I receive a lot of questions on finishing wood, so I thought I’d try to give a few pointers for folks who only wish to finish one or two woodworking projects without buying a whole commercial shop set up for finishing. First and foremost, please be aware that almost all wood finishing involves some chemicals and fumes and the waste can be a fire hazard. Please make sure you are doing it safely and carefully with fresh air and wearing whatever Personal Protective Equipment you need. Oily rags commonly start fires and should be handled with great care.
Tung Oil is One of My Favorite Finishes for Wood
Currently, one of my favorite finishes is tung oil. It just wipes on, dries overnight and doesn’t require a sprayer. My old standby finish was Deft Oil, which was great, but they stopped making it so I have been looking at some other options. Tung oil is almost colorless and won’t darken the wood as much as something with boiled linseed oil in it, but you can always stain it if you need a darker shade. I generally don’t stain—I simply prefer natural wood color and grain patterns. So to get on with the how-to part:
How to Apply Tung Oil
I generally plane or scrape my pieces with card or cabinet scrapers prior to finish sanding. I like to start sanding at 220 grit on the wood if it’s pretty smooth. If there are tool marks or grain tearout, I will back up to 120 grit. An oil finish penetrates the wood fibers and hardens inside the wood so the surface of the wood is still what your fingers feel, and however fine you sand at this point will determine how nice your finish will be. Once finished with 220, I like to go again over the surface with 320 grit and then blow off the dust well. If there seems to be dust stuck on, I will wipe it with a clean dry rag. I don’t really worry about a little fine dust because the finish will be wiped off again anyway.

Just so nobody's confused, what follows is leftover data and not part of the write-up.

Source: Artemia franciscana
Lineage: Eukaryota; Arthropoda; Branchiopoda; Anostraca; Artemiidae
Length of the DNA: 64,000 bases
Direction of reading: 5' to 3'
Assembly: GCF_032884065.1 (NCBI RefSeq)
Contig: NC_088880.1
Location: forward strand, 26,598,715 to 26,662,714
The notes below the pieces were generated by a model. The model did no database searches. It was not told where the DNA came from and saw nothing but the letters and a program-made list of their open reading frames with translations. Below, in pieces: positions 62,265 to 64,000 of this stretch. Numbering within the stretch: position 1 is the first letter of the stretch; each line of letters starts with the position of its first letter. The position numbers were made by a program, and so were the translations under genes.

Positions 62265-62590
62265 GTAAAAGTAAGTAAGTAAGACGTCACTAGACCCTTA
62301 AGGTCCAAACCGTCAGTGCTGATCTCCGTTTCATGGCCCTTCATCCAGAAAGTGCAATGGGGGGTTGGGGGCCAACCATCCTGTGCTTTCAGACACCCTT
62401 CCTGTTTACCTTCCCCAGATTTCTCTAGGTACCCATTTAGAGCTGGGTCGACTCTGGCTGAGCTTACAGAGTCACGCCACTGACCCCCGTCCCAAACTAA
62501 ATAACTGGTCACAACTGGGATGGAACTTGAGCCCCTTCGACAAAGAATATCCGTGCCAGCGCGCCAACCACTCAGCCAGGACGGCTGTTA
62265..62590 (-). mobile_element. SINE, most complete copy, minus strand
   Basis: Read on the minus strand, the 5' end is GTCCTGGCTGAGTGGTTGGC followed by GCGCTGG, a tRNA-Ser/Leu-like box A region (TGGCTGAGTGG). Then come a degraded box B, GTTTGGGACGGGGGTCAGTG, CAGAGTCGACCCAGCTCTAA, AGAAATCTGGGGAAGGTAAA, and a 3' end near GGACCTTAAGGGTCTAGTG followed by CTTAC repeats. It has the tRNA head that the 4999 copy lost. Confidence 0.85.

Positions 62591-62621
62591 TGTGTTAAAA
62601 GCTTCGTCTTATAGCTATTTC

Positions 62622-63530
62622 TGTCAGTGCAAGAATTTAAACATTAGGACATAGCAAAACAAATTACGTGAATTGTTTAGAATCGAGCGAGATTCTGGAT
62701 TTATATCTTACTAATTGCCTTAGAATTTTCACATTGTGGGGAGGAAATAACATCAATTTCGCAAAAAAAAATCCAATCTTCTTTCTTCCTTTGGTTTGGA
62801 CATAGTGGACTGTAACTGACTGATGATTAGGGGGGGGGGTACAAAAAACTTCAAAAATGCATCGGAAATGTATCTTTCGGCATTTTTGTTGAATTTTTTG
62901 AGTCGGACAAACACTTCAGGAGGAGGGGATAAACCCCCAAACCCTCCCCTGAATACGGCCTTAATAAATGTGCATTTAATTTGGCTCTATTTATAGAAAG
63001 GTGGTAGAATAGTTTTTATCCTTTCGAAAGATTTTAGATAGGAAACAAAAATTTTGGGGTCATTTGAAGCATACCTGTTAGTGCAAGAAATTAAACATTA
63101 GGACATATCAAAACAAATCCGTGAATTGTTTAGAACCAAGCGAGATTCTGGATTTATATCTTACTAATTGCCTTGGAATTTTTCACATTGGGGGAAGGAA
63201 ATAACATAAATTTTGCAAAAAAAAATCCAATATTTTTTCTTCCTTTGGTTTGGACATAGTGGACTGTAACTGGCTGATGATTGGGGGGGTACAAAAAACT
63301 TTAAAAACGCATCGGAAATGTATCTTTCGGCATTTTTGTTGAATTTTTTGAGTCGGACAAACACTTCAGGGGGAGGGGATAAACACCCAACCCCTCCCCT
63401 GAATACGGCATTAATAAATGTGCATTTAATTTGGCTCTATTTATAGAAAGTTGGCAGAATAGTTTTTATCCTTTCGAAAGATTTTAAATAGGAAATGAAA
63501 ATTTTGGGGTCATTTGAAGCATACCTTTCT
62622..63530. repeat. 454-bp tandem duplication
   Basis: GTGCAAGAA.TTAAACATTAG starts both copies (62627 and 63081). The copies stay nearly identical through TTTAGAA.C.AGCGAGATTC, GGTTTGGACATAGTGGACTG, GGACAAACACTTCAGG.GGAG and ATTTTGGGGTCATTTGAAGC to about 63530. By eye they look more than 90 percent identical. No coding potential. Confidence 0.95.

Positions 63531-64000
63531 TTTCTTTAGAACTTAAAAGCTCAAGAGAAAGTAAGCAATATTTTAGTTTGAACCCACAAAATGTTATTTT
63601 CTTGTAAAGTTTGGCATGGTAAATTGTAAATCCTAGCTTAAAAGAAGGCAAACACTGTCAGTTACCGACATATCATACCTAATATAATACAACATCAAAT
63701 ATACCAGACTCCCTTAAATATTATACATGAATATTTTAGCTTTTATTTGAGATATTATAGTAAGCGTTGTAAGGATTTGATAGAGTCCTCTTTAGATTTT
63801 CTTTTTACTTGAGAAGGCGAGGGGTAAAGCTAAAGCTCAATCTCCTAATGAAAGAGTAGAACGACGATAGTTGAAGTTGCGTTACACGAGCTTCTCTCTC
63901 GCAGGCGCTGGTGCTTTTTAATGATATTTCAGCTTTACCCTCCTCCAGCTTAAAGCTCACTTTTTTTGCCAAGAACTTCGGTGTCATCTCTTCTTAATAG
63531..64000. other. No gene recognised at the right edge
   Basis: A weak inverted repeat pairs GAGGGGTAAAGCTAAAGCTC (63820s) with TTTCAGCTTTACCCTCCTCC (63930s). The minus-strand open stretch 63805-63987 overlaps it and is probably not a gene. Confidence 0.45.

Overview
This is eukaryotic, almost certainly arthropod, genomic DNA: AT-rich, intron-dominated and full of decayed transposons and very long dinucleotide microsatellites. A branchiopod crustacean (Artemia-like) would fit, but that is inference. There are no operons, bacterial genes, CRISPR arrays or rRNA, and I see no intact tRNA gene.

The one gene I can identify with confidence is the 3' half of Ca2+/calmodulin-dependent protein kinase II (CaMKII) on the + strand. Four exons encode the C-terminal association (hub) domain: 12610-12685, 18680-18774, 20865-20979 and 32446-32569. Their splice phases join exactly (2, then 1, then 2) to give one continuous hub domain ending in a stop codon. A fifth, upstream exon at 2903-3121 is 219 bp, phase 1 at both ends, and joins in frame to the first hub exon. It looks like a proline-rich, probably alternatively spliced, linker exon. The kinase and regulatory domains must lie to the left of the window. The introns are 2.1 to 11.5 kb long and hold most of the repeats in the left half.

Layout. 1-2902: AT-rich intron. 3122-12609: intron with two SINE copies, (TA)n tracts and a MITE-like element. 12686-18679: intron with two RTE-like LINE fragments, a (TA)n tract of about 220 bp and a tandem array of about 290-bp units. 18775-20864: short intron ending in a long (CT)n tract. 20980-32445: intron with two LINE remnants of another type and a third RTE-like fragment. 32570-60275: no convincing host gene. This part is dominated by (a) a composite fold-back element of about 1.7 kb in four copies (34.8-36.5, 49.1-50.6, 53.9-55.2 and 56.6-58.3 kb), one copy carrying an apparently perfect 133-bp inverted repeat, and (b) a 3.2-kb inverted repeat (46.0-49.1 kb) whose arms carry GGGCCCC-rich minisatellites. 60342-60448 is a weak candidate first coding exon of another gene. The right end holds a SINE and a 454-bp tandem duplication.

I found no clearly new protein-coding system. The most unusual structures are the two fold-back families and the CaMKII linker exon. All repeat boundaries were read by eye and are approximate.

Most often, I do my sanding with a Random Orbital (RO) sander. They are fast, light-weight and do a nice job. Their main down-side is that they create a lot of ultra-fine dust. The electric ones work fine as well as the air powered ones, Velcro back or adhesive back all seem to work fine. I personally use an air powered RO by Dynabrade. It’s easy to use but requires a large compressor to operate it.) I also outfitted it with a coil hose so that the hose stays out of the way. When I sand, I set up a work surface right in front of a nice (powerful) exhaust fan. The dust largely blows right away and I wear a standard dust mask for what’s left floating.
Applying the First Coat
On the first coat of oil (while wearing gloves) I like to soak the wood well with the Tung Oil and let it set for about 10-15 min. Most of it will soak in, and then I wipe it all off nearly dry. This is where most folks go wrong with it, they don’t wipe it dry enough and any thick spots won’t dry right. This first coat needs to dry for at least two days, and a week is better. The rags must be disposed of carefully in view of their ability to spontaneously ignite and cause a fire.
After the finish is dry, I sand lightly by hand with 320 grit sandpaper. By “lightly” I mean light and quick, take about 3 minutes to hand sand over a whole chair or nightstand. You do not want to cut through the finish back to bare wood.
Applying the Second Coat and Additional Coats
Now you can re-oil just like the first coat. Again beware of your rags, spontaneous combustion is not normally explosive, it just happens after you leave the shop in most cases.
Let the piece dry again overnight before re-coating. I have seen folks do multiple coats in one day and, while I appreciate their effort, it really dissolves the previous coats and thus takes longer than just letting it dry. I would expect a good oil finish to take two weeks to properly build up. I know that sounds like time and it is, but there aren’t many finishes that take so little equipment to apply and feel so nice to touch.
If you want more of a satin sheen, then when you have done 4-5 coats and it’s nice and shiny, you can rub down the gloss with a bit of steel wool (#0000) and then polish with a cotton rag. One point on steel wool is that if the oil is sticky at all in the corners, nooks and crannies, the metal wool fragments and bits will stick in there and are difficult to get out. Please don’t ask how I know that. One of my students told me that ” Experience is something you have just AFTER you needed it”.
Here are some shots of a desk drawer and a chair that one of our guys did with a nice oil finish.
I hope this is helpful to you all, and I will be trying to do some more of these coming soon.
Happy finishing! Mark Borman